Ranthambore will always feature on anyone’s tiger trailing map. And rightfully so. The hunting ground of an erstwhile Maharaja has fought its battles with plunderers and poachers alike. And while the fort atop lies in ruins, the vast spread of forest and lakes seem to have almost won the battle. Almost I say because the battle is won while the war at large still wages on.

As our guide to the fort ruins told us, the name Ranthambore is actually 3 words joined together. Loose translations are: “Ran” – the battle field, “Tham” – the fort and “bhor” – referring to the morning when this fort held its own in the face of a fierce onslaught.

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To anyone arriving at Ranthambore or any other Tiger Reserve, I have a most humble appeal. Don’t have your heart and mind set on spotting a tiger. There is much more out there than the tiger. If perchance you don’t spot one, belittling the experience by noting how you just saw pug marks which were probably planted and so on, is just belittling oneself. Please be cognizant that tigers are not only nocturnal but also totally reclusive and aloof. The fact that one sees them at all is because they choose to let you enter their sphere and not for any lack of this cunning behavior by the most majestic of all cats. And while the King may be engaged in some other repast, there are plenty of other animals, birds and trees to observe which enhance the presence of the Tiger by their exhibition of the awareness of the Tiger. Look for these signs and you would appreciate the Tiger and the forest much more.

There are plenty of options to stay ranging from the budget hotels to extravagant splendor. I preferred the government run Jhoomar Bawari. What caught my attention was the name which is full of a sense of romance and adventure. And when I saw the place from afar, it seemed to fulfill the emotions that the name evoked. Expect the basic here and you won’t be disappointed. The view of the place and from the place is breathtaking though and is definitely much more than one would bargain for. It is after all located in the buffer forest and the long winding uphill road appears fraught with danger and adventure.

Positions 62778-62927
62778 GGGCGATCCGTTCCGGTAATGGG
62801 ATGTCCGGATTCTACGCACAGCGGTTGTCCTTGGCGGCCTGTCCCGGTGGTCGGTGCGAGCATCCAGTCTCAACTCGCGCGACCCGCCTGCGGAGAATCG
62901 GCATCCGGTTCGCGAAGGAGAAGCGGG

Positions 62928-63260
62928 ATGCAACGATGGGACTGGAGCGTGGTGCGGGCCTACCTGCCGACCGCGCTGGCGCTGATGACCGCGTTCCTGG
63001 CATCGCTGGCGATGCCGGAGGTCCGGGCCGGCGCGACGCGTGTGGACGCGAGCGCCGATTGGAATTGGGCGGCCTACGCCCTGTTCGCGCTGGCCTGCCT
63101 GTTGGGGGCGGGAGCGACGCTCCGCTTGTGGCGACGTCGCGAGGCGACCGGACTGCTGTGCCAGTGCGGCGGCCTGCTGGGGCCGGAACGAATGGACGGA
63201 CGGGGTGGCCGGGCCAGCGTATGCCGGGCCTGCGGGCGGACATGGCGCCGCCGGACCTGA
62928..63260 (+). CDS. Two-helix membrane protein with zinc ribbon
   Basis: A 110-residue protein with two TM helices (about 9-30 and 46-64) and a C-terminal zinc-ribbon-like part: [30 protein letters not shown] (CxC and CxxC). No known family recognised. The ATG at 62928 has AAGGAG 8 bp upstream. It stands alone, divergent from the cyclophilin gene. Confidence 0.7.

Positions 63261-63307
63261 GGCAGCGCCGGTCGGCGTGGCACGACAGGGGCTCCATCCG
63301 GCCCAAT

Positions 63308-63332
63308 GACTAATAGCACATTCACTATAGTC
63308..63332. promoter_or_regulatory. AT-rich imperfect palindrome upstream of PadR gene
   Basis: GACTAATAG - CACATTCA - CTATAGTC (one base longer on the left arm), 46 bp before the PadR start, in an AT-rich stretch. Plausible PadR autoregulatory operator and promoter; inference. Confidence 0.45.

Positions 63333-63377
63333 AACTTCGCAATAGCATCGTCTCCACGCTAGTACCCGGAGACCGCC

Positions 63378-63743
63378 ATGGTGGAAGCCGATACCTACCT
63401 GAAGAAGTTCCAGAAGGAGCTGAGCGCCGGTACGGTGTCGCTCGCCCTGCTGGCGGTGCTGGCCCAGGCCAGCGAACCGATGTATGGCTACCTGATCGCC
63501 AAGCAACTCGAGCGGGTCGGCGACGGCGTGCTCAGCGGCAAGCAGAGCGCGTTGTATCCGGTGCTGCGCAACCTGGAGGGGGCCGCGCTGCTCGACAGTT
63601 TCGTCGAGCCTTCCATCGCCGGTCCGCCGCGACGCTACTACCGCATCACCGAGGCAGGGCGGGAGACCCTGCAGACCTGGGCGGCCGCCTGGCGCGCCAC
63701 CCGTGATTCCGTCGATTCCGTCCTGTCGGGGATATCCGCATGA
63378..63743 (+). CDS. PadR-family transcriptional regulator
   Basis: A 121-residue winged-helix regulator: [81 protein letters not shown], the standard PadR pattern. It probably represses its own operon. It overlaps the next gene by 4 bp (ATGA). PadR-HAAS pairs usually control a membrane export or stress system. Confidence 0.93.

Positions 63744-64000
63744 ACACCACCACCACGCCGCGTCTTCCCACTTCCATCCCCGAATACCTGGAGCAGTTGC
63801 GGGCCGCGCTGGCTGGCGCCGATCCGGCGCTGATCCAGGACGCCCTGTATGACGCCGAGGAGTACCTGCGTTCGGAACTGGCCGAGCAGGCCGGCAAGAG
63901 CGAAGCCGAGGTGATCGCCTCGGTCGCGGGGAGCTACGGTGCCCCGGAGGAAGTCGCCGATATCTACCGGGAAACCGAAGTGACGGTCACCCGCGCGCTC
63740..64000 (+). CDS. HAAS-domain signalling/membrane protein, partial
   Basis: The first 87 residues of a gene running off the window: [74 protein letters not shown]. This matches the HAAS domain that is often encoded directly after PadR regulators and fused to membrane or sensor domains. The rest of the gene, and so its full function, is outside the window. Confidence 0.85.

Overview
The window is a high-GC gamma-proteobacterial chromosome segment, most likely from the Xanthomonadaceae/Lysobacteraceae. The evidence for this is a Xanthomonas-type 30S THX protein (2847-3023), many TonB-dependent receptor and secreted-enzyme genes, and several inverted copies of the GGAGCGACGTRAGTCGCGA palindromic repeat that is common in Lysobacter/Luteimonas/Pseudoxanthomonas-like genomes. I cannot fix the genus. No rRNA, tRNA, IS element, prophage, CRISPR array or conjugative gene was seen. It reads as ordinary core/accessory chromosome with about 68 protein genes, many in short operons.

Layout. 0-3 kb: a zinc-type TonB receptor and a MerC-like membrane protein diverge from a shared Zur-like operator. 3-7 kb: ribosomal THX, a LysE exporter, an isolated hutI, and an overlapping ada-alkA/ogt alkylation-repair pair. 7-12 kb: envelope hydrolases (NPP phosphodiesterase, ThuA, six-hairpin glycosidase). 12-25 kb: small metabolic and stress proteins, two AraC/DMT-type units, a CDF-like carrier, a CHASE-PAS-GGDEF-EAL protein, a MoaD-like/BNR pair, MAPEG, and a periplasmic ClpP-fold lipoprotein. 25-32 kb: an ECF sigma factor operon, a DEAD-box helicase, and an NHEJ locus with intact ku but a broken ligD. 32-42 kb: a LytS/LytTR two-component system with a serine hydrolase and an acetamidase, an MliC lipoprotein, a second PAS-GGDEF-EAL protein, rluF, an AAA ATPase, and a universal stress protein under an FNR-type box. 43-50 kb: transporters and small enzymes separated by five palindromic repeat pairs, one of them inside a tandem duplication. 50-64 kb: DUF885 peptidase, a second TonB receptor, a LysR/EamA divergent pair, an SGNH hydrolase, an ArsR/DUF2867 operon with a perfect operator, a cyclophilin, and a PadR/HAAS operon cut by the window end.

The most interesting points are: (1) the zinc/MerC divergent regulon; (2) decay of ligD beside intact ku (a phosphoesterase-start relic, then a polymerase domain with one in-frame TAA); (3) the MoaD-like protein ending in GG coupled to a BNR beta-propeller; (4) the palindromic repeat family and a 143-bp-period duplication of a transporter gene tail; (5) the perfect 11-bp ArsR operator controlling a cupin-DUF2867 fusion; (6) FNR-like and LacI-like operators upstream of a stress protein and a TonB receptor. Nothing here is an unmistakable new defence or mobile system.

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The National Park has many trails where with the help of the canters and jeep you can try your hand at tiger spotting. In most cases, your hotel will organize for drop till the government booking center for the canter/jeep pick up. The safari in itself needs to be booked in advance and online options through the government website are available. While I went on a jeep and a canter on 3 safaris on 3 separate routes, I did not see a tiger in any of these outings. What I saw though was not something I had seen ever before. A stag fight in progress of which I could in my excitement capture only this blurry image (digitally enhanced as much as possible for clarity).

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A meandering mongoose, countless roofus treepies, scores of lakes and smaller watering holes with peacocks and deer making merry, the fantastic landscape and the pugmarks, making the lurking presence of the Tiger felt at every corner, makes for a magnificent setting to observe nature in plentiful.

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After 3 long and sweltering (in March!) trips inside the forest, I thought it was finally time to pay obeisance at the Ganesh Temple located inside the park (a common feature in Rajasthan and a common struggle for the National Park authorities). It is at the foothill of the hill on which stands the once glorious fort. I could drive in my own vehicle for the temple so promptly after a hearty breakfast, I was on my way. In my rush, I forgot the camera and was equipped with a less than sophisticated phone camera (of the VGA variety). Close to the Padma Talao area, I spotted a canter stopped in the middle of the path with everyone peering to the left. I stopped too. We are often advised in life to be patient and let things take their own course. So true! Lo Behold! In front of me! The Queen of the Jungle lay on a rock in the bushes enjoying a peaceful afternoon siesta. Less than 50 meters away! And damn, no camera! But a sound mind does not need any other equipment to capture the magical image. After observing the tigress for a full 15 minutes, the canter drove away and so did I. A view from atop the fort overlooks the talao and from the flurry of activity there, one could sense that the tigress had not budged. Cars and canters thronged to the place as the news of the easy view of the tigress must have spread. A couple of hours later, as I made my way back, there was still a car there. It has been about 4 hours now and the tigress was absolutely comfortable and oblivious of the excitement she was causing.

I stopped and peered out of the car to get another look. The tigress turned over her back with her paws in the air like some kitty back home. I observed awe struck. She glanced at me. For a brief moment, our eyes were caught in an embrace…long lost lover’s meeting? predator assessing prey? couldn’t care less for the excitement? I wonder what was running through the tigresses’ mind at that time. For me that one moment and one glance was worth of all the pictures I could have clicked. It was awe inspiring and terrorizing at the same time. In 3 leaps she could have greeted me at very close quarters. With greater respect than ever before I saluted her and bid adieu. I was the last one to leave her in her happy place and she had let me observe her to my heart’s content. As I moved away, another car on its way to the temple, passed by and I refrained from telling them about my tigress on the rock. That’s how I know Ranthambore – the fortress of nature where I met my tigress.

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